From Publishers Weekly
There is a place where a non-profit agency arranges for homeless people to live in an abandoned swimming pool, where a 12-year-old diabetic boy works in a shoe factory to buy insulin, where a woman who was once an engineer now defends her property with a Kalashnikov, and where a musician continues playing Beethoven's Sonata in G-minor while missile strikes light up the night. Canadian journalist Ditmars toured these and other lesser-known quotidian realms of post-invasion Iraq in 2003, and in this book shuttles back and forth between her pre-and post-invasion reporting trips to create a portrait of a land that is now more dangerous than ever, especially for Iraqi women. Ditmars does not flinch in the face of irony, nor is she shy about her politics and anti-American perspective as she presents a persuasive and sympathetic case for her point of view, but the book would be richer if these stories were better balanced and anchored to a deeper historical-political context. A reader who is already familiar with the complexities of contemporary Iraq will reap the greatest benefit. Nonetheless, the world Ditmars reveals to general readers is both fascinating and heart wrenching, adding often overlooked human stories to the war in Iraq. Photos.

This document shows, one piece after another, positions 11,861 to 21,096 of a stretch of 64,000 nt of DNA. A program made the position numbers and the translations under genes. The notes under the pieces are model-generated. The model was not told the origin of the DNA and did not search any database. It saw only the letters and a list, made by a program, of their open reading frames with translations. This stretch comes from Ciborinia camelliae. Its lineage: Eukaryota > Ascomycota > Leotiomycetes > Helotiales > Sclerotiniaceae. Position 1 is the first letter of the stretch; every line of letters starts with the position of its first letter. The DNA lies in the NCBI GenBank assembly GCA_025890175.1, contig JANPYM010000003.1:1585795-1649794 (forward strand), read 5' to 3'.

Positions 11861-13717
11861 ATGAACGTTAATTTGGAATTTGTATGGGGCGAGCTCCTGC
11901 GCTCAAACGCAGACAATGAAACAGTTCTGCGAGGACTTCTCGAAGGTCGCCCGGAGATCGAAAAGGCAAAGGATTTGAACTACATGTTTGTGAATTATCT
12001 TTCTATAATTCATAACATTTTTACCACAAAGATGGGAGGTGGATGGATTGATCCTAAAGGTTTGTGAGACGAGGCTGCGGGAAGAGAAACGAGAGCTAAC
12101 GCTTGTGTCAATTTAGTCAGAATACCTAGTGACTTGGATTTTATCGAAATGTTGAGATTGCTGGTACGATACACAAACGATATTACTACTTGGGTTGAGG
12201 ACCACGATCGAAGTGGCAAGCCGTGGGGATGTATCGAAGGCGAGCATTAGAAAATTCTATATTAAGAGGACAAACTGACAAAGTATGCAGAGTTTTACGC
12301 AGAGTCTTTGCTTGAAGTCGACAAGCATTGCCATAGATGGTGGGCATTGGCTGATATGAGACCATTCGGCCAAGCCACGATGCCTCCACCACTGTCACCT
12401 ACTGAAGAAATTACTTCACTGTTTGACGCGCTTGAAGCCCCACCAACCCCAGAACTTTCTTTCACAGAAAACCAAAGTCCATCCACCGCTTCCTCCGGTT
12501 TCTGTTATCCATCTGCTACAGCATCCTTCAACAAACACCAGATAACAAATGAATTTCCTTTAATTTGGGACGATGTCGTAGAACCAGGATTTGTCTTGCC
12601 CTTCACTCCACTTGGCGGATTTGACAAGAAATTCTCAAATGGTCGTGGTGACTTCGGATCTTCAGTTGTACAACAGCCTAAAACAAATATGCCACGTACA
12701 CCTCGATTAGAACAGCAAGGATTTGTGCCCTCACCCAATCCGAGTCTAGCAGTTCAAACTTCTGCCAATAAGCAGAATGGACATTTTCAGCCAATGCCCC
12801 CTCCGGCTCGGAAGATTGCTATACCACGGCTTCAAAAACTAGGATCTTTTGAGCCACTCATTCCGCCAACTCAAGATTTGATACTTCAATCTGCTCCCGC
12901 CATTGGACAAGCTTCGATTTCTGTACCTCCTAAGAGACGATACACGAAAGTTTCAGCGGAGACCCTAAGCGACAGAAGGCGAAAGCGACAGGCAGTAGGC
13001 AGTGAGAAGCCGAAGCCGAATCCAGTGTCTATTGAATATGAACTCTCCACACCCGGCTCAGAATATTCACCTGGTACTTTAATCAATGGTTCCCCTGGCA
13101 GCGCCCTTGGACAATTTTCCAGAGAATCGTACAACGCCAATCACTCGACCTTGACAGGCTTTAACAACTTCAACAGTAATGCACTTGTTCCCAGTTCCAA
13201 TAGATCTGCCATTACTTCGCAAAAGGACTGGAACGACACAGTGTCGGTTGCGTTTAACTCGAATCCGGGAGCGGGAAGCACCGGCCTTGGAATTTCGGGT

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Iraqi teenagers have never known a time without war; the present conflict is the third war the country has been subjected to in 20 years. Furthermore, a report to the United Nations reveals the bitter truth: children were better off under the rule of Saddam Hussein, and one-fourth of Iraqi children under age five are now chronically malnourished. As Canadian journalist Ditmars relates her experiences in Iraq then and in 2003, she reminds us of the consequences of years of sanctions and now of war. On an almost regular basis, parents are forced to sell precious art and family heirlooms to buy medicine for their children, some women are forced to prostitute themselves in order to feed their families, and others are abducted and never heard from again. It seems that women, like children, actually fared better under Saddam. Although artists still create and musicians still perform, these are desperate times for the Iraqi people, and Ditmars portrays their plight with great sensitivity and respect. Pamela CrosslandCopyright © American Library Association. All rights reserved